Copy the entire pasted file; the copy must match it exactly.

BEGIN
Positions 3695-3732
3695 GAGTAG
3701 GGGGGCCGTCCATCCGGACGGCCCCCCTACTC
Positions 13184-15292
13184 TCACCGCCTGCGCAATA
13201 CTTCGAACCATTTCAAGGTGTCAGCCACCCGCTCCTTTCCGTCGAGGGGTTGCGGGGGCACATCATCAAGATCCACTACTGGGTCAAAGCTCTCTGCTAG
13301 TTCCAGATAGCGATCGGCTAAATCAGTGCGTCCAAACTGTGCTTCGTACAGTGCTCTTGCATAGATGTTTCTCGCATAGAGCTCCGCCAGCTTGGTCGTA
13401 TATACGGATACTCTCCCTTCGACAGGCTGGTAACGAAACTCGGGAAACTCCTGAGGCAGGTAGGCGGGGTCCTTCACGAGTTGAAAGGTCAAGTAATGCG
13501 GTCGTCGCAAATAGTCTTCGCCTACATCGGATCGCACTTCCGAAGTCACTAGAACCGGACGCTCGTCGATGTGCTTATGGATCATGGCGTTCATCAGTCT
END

Positions 3695-3732
3695 GAGTAG
3701 GGGGGCCGTCCATCCGGACGGCCCCCCTACTC
Positions 13184-15292
13184 TCACCGCCTGCGCAATA
13201 CTTCGAACCATTTCAAGGTGTCAGCCACCCGCTCCTTTCCGTCGAGGGGTTGCGGGGGCACATCATCAAGATCCACTACTGGGTCAAAGCTCTCTGCTAG
13301 TTCCAGATAGCGATCGGCTAAATCAGTGCGTCCAAACTGTGCTTCGTACAGTGCTCTTGCATAGATGTTTCTCGCATAGAGCTCCGCCAGCTTGGTCGTA
13401 TATACGGATACTCTCCCTTCGACAGGCTGGTAACGAAACTCGGGAAACTCCTGAGGCAGGTAGGCGGGGTCCTTCACGAGTTGAAAGGTCAAGTAATGCG
13501 GTCGTCGCAAATAGTCTTCGCCTACATCGGATCGCACTTCCGAAGTCACTAGAACCGGACGCTCGTCGATGTGCTTATGGATCATGGCGTTCATCAGTCT